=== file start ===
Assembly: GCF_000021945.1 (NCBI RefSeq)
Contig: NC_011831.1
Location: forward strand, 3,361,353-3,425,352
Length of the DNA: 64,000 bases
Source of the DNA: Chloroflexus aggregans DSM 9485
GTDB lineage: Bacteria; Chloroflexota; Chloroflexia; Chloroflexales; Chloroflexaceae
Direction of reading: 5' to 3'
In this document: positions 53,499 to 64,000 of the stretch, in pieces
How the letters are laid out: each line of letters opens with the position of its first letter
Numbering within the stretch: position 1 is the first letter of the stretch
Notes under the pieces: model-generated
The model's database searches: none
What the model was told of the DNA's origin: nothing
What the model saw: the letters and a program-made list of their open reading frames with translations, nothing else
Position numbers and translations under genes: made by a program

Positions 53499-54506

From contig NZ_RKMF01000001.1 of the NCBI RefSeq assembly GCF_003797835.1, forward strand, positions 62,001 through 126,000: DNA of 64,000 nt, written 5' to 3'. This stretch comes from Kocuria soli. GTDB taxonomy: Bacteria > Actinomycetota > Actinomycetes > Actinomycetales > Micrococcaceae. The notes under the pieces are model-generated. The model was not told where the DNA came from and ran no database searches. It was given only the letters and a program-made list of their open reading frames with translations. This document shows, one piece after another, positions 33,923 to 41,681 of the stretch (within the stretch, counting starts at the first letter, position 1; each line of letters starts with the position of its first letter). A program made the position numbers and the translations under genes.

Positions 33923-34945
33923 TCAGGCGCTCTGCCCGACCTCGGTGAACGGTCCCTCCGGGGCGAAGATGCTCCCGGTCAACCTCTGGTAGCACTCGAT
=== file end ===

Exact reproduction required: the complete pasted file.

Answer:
Assembly: GCF_000021945.1 (NCBI RefSeq)
Contig: NC_011831.1
Location: forward strand, 3,361,353-3,425,352
Length of the DNA: 64,000 bases
Source of the DNA: Chloroflexus aggregans DSM 9485
GTDB lineage: Bacteria; Chloroflexota; Chloroflexia; Chloroflexales; Chloroflexaceae
Direction of reading: 5' to 3'
In this document: positions 53,499 to 64,000 of the stretch, in pieces
How the letters are laid out: each line of letters opens with the position of its first letter
Numbering within the stretch: position 1 is the first letter of the stretch
Notes under the pieces: model-generated
The model's database searches: none
What the model was told of the DNA's origin: nothing
What the model saw: the letters and a program-made list of their open reading frames with translations, nothing else
Position numbers and translations under genes: made by a program

Positions 53499-54506

From contig NZ_RKMF01000001.1 of the NCBI RefSeq assembly GCF_003797835.1, forward strand, positions 62,001 through 126,000: DNA of 64,000 nt, written 5' to 3'. This stretch comes from Kocuria soli. GTDB taxonomy: Bacteria > Actinomycetota > Actinomycetes > Actinomycetales > Micrococcaceae. The notes under the pieces are model-generated. The model was not told where the DNA came from and ran no database searches. It was given only the letters and a program-made list of their open reading frames with translations. This document shows, one piece after another, positions 33,923 to 41,681 of the stretch (within the stretch, counting starts at the first letter, position 1; each line of letters starts with the position of its first letter). A program made the position numbers and the translations under genes.

Positions 33923-34945
33923 TCAGGCGCTCTGCCCGACCTCGGTGAACGGTCCCTCCGGGGCGAAGATGCTCCCGGTCAACCTCTGGTAGCACTCGAT